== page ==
3. Census regions.The regions are made up of groups of states as follows: a. Northeast region: Connecticut, Maine, Massachusetts, New Hampshire, New Jersey, New York, Pennsylvania, Rhode Island, Vermont b. Midwest region: Illinois, Indiana, Iowa, Kansas, Michigan, Minnesota, Missouri, Nebraska, North Dakota, Ohio, South Dakota, Wisconsin c. South region: Alabama, Arkansas, Delaware, District of Columbia, Florida, Georgia, Kentucky, Louisiana, Maryland, Mississippi, North Carolina, Oklahoma, South Carolina, Tennessee, Texas, Virginia, West Virginia d. West region: Alaska, Arizona, California, Colorado, Hawaii, Idaho, Montana, Nevada, New Mexico, Oregon, Utah, Washington, Wyoming DOLLAR VALUES All dollar values presented are expressed in current dollars; i.e., 2002 data are expressed in 2002 dollars, and 1997 data, in 1997 dollars. Consequently, when making comparisons with prior years, users of the data should consider the changes in prices that have occurred. All dollar values are shown in thousands of dollars. COMPARABILITY OF THE 1997 AND 2002 ECONOMIC CENSUSES Both the 2002 Economic Census and the 1997 Economic Census present data based on the North American Industry Classification System (NAICS). There were substantial revisions made to the entire construction sector, for 2002. These changes are: 1. Each subsector has been reclassified in 2002 to: • 236—Construction of Buildings • 237—Heavy and Civil Engineering Construction • 238—Specialty Trade Contractors 2. Adopted several mining industries: • oil and gas pipeline and related structures construction, now in Industry 237120 • site preparation and related construction activities on a contract or fee basis, now in Industry 238910. More detailed information of NAICS changes from 1997 to 2002, may be examined at http://www.census.gov/epcd/naics02/n02ton97.htm. In addition, there have been several additional data tables added, which did not exist in 1997. These tables for 2002 include e-commerce value of business done and leased and nonleased detail employment statistics by subsectors. Also included is housing starts by single NAICS industry (six-digit code). RELIABILITY OF DATA All data compiled for this sector are subject to nonsampling errors. Nonsampling errors can be attributed to many sources: inability to identify all cases in the actual universe; definition and classification difficulties; differences in the interpretation of questions; errors in recording or coding the data obtained; and other errors of collection, response, coverage, processing, and estimation for missing or misreported data. No direct measurement of these effects has been obtained except for estimation for missing or misreported data, as by the percentages shown in the tables. Precautionary steps were taken in all phases of the collection, processing, and tabulation of the data in an effort to minimize the effects of nonsampling errors. More information on the reliability of the data is included in Appendix C, Methodology. 2002 Economic Census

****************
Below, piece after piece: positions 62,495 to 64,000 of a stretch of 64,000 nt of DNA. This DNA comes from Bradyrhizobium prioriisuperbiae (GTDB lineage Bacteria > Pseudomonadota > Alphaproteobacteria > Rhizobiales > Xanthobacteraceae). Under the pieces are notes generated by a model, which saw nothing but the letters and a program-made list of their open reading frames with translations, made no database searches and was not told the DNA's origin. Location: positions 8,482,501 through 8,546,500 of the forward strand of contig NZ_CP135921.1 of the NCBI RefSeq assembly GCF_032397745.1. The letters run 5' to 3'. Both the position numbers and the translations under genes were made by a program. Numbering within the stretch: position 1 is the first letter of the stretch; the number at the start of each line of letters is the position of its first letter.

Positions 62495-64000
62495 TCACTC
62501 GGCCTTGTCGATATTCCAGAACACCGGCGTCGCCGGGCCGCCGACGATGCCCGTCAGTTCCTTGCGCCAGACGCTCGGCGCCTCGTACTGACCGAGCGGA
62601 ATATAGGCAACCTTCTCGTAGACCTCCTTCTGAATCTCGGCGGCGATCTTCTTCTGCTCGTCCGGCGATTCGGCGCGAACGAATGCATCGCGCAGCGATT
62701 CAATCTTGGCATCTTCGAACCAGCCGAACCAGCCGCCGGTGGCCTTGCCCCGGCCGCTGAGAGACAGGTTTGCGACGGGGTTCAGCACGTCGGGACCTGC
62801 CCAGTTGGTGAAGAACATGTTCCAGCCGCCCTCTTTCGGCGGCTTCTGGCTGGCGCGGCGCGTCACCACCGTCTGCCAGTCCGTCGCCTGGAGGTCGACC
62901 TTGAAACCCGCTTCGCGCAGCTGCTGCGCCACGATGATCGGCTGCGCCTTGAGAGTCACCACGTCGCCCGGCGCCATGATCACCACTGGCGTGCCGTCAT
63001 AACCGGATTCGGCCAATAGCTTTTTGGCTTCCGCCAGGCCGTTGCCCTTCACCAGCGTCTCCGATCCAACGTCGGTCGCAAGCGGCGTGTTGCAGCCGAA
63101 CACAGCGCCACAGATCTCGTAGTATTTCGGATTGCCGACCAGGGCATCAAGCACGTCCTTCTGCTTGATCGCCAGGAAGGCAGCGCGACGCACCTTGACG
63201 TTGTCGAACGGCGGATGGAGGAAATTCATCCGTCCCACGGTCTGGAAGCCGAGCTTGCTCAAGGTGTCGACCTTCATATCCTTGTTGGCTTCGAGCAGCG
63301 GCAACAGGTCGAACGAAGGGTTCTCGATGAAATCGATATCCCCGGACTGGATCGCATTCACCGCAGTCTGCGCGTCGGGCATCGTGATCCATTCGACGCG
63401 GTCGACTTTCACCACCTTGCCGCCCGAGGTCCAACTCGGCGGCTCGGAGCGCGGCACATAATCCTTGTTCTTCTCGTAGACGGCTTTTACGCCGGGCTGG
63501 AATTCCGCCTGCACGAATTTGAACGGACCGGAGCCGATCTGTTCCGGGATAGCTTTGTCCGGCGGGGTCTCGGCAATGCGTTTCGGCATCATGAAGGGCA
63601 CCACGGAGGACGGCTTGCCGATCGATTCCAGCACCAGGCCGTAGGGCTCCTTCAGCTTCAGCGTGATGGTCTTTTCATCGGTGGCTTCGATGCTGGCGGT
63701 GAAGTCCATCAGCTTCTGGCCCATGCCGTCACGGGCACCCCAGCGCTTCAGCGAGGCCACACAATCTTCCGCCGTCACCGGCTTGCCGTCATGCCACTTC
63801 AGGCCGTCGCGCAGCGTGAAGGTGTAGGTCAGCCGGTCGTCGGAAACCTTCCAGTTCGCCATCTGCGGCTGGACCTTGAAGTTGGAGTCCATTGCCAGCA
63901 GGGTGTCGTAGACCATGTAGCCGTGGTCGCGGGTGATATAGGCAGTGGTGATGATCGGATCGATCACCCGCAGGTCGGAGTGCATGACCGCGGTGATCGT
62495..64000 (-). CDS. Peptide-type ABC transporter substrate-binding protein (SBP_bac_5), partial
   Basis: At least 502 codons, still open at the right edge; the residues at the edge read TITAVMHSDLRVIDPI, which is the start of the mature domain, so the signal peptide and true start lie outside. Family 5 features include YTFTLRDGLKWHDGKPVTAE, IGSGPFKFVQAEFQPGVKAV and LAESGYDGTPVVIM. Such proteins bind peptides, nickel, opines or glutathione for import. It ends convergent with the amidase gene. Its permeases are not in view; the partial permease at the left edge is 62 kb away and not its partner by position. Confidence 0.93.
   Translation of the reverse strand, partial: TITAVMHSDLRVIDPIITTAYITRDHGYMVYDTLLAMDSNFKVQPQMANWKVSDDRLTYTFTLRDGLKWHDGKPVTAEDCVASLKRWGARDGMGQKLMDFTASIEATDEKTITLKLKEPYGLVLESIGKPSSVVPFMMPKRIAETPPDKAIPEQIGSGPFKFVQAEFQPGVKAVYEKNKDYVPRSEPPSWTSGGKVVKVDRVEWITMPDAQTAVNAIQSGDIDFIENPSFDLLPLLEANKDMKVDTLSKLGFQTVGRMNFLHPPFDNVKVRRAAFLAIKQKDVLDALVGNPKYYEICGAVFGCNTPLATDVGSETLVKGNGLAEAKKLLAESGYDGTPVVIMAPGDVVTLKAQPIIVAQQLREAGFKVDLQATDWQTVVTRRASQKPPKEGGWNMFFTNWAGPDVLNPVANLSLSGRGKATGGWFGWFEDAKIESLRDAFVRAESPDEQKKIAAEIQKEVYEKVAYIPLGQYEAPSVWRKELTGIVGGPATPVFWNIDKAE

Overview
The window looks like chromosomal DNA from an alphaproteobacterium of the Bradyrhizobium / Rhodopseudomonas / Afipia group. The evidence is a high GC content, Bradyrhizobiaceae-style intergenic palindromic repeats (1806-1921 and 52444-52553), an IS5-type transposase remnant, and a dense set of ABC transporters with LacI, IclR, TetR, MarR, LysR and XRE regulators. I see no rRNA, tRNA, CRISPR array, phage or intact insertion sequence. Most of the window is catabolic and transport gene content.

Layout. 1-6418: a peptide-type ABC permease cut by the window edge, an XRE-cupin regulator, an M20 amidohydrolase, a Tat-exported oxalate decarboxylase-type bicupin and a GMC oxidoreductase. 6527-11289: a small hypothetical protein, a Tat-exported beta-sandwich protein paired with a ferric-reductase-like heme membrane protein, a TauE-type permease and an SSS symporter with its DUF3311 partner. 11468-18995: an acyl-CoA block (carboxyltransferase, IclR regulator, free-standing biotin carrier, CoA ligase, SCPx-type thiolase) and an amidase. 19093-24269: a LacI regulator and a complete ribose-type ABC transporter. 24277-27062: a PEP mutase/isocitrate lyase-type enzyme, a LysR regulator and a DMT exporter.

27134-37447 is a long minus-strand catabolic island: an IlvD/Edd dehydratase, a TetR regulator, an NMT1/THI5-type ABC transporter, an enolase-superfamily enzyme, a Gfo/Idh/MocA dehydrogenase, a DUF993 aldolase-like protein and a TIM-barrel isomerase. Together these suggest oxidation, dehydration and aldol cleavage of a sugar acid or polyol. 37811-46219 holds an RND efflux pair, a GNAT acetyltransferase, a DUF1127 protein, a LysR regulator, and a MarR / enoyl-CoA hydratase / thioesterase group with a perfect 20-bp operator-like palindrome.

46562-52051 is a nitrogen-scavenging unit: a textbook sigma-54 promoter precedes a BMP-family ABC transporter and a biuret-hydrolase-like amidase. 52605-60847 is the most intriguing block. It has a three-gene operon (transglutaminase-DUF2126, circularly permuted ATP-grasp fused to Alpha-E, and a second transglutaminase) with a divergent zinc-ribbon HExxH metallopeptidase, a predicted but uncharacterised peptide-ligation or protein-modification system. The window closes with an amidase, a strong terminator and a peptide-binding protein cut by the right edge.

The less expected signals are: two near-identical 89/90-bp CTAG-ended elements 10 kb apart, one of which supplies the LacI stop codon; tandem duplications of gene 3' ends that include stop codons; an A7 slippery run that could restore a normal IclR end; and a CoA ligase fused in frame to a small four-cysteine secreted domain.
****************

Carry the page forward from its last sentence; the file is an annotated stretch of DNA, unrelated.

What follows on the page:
U.S. Census Bureau, 2002 Economic Census

Construction

xi